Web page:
Disruption awaits OS software market

Worldwide operating system (OS) software revenue is likely to rise, despite disruptions within the industry, according to a new study from Gartner.

The information technology research and advisory company has forecast revenues for 2008 totalling 14.83 billion ($28.9 billion), an increase of 7.2 per cent from last year. By 2012, worldwide OS software revenue is expected to exceed further to 19.24 billion ($37.5 billion).

However, despite positive market predictions, Gartner's report found that the industry will encounter difficulties in the medium-to-long-term concerning virtualisation and multicore processors.

This is because embedding applications and OS virtual machines could displace OS as a traditional infrastructure, and multicore chips will drive changes in the licensing model of vendors.

Meanwhile, delivery models, such as software as a service (Saas), will change the way software and services are delivered, making the traditional monolithic OS less important and affecting vendors' revenue.

Senior research analyst at Gartner Matthew Cheung said that there were four main issues facing the industry.

"Unix to Linux substitutions, users' behaviours, disruptive technology and anti-piracy endeavours will continue to shape the market and change the market dynamics."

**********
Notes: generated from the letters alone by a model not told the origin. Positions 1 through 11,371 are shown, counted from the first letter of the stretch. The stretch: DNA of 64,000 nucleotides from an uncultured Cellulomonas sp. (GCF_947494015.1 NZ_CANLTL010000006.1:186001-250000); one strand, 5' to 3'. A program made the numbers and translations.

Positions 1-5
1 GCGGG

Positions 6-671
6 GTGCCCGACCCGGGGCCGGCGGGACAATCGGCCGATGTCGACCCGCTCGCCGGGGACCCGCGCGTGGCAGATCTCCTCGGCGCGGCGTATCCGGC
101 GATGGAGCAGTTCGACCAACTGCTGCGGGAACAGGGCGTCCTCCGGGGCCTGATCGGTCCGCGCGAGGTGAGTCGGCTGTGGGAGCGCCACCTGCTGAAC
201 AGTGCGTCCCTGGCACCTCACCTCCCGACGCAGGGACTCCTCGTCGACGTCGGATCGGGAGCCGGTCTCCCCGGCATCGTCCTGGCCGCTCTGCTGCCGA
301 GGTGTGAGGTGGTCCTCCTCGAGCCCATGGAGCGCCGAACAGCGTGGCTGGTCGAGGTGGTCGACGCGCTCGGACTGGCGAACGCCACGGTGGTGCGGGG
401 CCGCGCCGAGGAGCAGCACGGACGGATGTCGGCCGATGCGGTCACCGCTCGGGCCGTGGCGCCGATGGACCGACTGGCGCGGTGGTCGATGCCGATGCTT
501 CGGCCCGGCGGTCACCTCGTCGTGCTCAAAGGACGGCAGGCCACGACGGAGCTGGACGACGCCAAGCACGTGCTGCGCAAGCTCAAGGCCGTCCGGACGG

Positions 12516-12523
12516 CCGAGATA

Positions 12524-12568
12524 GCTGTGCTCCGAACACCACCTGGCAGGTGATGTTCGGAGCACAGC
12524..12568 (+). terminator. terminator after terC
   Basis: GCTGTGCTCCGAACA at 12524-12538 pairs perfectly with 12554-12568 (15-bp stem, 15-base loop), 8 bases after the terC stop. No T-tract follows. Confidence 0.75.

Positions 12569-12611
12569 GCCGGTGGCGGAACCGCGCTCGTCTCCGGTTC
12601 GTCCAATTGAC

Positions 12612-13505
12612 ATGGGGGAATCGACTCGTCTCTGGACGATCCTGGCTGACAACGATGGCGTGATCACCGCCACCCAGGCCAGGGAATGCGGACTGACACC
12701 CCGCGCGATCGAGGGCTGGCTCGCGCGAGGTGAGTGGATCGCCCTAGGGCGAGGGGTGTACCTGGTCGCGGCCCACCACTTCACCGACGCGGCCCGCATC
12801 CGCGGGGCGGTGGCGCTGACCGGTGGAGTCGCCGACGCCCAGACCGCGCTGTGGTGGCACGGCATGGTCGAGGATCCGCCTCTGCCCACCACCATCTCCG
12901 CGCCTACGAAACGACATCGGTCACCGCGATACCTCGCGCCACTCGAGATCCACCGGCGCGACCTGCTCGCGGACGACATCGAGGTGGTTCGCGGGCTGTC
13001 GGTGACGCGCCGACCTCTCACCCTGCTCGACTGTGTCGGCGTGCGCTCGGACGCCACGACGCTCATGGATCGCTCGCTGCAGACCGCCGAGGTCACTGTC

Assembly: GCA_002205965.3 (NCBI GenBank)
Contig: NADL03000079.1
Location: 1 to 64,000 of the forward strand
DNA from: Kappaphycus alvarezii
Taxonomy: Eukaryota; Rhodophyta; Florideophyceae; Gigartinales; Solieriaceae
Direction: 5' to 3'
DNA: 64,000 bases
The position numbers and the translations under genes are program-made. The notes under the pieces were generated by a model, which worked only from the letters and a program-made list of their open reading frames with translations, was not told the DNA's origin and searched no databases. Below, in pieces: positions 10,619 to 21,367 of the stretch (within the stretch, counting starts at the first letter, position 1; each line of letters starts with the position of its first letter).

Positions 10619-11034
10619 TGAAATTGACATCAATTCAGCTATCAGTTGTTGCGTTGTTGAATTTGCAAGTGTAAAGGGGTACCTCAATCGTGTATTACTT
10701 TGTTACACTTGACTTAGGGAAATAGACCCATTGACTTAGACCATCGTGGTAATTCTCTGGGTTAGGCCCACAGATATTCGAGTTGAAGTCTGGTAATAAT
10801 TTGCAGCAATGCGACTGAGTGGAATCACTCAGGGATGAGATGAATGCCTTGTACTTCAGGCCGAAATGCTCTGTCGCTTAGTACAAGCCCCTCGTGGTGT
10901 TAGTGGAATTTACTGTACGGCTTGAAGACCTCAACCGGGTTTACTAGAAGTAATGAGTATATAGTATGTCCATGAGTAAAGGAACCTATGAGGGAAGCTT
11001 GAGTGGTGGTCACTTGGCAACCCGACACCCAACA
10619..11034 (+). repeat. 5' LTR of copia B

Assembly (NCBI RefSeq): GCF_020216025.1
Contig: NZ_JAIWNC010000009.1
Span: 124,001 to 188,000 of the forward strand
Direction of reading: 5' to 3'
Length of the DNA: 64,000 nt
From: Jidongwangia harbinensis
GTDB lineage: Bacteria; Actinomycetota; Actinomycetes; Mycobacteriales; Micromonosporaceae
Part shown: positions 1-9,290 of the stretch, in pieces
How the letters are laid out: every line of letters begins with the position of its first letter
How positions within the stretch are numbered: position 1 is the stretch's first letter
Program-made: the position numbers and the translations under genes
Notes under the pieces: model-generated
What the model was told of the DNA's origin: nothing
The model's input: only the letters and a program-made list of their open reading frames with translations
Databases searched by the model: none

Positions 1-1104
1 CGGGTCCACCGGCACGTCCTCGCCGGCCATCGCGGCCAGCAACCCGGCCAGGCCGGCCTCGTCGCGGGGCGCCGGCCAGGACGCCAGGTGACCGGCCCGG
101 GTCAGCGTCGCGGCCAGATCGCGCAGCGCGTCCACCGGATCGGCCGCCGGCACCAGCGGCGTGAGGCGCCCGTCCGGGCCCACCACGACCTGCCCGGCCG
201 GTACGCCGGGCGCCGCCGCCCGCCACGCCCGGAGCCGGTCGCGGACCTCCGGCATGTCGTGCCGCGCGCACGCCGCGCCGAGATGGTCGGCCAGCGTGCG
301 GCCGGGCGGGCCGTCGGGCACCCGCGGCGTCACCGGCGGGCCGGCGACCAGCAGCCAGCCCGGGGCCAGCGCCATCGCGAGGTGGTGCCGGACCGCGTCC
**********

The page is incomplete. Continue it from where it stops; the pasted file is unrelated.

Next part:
The Linux segment is currently the fastest-growing server OS market, substituting Unix, due to its cost-performance ratio, high availability of support resources and lower cost of ownership, according to Cheung.

Also expected to change the shape of the OS industry is utility, or cloud, computing, as both organisations and end users require more on-demand infrastructure services, as opposed to on-premises, self-owned or commodity-type solutions.

In the short-term, Gartner expects the end of Windows XP and the release of the first Windows Vista Service Pack in the first half of 2008 to boost Microsoft's client OS revenue.

Although, Gartner also expects Microsoft's anti-piracy programme to improve revenue performance, the US recession is likely to have a negative affect on PC purchases, which could hit vendor revenue.

But Cheung is confident that such technological disruptions and shifts in users' behaviour can be dealt with effectively.

"Software vendors can prepare for these technology shifts by ensuring that they can provide offerings compatible to virtualised environments, by evaluating solid SaaS offerings, by planning open-source and cloud computing strategies, and by formulating new pricing schemes on multicore machines."